Aussies Mull "Prison Farms" for Alcoholics
Repeat alcoholic offenders down under could face forced rehab if a controversial proposal passes.
The Country Liberal Party (CLP) of the Northwestern Territory of Australia (NT) is looking into opening "prison farms" for repeat alcoholic offenders as a method of rehabiliation. The Territory Labor Government's Banned Drinkers Register currently has 2,369 people who have been found drunk and disorderly at least three times in a six-month period, or have been referred by their doctor or police. Under the current laws, these offenders cannot purchase alcohol anywhere besides a pub or bar. However, the CLP has said they plan to build two of the prison farms—at a cost of $80 million to run—as a means of rehabilitating repeat offenders. "Under our program, if you get picked up three times in six months, you will be put before a tribunal," said Opposition alcohol policy spokesman Peter Styles. "At that tribunal, you will be able to do voluntary rehab with an alcohol and other drug service provider. If you choose not to do the voluntary program, you will be taken to a mandatory rehabilitation facility—there are two proposed in the Territory—where you will complete a three-month rehab program."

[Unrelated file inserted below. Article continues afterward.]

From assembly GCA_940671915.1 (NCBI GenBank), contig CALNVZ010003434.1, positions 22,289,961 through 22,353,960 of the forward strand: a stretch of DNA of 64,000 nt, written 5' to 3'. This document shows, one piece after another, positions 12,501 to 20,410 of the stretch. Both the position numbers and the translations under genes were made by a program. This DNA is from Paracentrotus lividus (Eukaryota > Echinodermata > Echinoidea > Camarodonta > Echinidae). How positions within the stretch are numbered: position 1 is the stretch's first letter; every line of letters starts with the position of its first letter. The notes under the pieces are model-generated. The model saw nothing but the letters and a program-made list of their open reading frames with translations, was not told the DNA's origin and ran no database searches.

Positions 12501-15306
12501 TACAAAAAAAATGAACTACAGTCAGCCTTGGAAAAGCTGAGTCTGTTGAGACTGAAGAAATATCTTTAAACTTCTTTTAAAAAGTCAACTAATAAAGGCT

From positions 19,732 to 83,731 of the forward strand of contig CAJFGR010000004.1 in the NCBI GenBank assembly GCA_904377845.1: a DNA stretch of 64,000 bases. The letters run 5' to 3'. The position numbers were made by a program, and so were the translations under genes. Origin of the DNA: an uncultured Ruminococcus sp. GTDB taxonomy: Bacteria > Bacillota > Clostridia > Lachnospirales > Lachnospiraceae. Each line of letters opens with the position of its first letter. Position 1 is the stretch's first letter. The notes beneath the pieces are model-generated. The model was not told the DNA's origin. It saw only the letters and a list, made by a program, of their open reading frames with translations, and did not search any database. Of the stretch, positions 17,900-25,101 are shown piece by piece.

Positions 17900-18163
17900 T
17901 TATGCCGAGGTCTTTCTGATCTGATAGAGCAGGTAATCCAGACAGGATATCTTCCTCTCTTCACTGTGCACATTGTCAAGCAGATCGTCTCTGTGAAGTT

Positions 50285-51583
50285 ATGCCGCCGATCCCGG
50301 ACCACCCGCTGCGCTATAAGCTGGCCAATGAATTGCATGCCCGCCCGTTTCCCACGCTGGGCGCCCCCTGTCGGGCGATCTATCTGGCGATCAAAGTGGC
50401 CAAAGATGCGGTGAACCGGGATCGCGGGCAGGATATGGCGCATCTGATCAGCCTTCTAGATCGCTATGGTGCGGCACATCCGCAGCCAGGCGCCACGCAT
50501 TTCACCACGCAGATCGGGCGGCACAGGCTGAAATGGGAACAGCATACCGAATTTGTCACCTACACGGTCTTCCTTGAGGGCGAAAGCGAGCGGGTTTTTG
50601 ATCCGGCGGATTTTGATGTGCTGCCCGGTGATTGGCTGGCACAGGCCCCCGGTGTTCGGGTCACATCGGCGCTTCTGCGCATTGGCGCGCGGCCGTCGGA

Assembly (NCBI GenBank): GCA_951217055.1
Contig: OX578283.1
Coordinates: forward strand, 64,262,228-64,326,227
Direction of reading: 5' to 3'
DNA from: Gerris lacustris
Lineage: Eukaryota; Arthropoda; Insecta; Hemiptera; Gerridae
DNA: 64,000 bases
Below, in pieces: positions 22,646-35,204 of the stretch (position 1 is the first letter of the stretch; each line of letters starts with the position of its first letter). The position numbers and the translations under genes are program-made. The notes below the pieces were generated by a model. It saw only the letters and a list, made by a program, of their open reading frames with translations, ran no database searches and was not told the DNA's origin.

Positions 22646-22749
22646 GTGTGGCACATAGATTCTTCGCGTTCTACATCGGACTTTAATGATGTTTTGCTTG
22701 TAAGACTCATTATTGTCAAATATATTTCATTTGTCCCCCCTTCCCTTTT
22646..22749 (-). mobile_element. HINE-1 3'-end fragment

Unsurprisingly, there is vehement opposition to the proposal which is being described as dangerous and not having any proven success. "There is no evidence that the prison farm approach is going to work," says Dr. John Boffa, a spokesman for the People's Alcohol Action Coalition. "Even if you took everyone of the dependent drinkers now—and there are thousands of them in the NT—and put them in a prison farm for three months, they are only talking about three months, most of those people will relapse. It is like putting your head in a bucket and saying 'forget about research and the evidence, we are doing what is popular.' It is actually bordering on criminal and people will die as a result of those policies." The CLP's policy also calls for the possible scrapping of restrictions on alcohol sales and the reinstatement of poker machines in social clubs in some communities.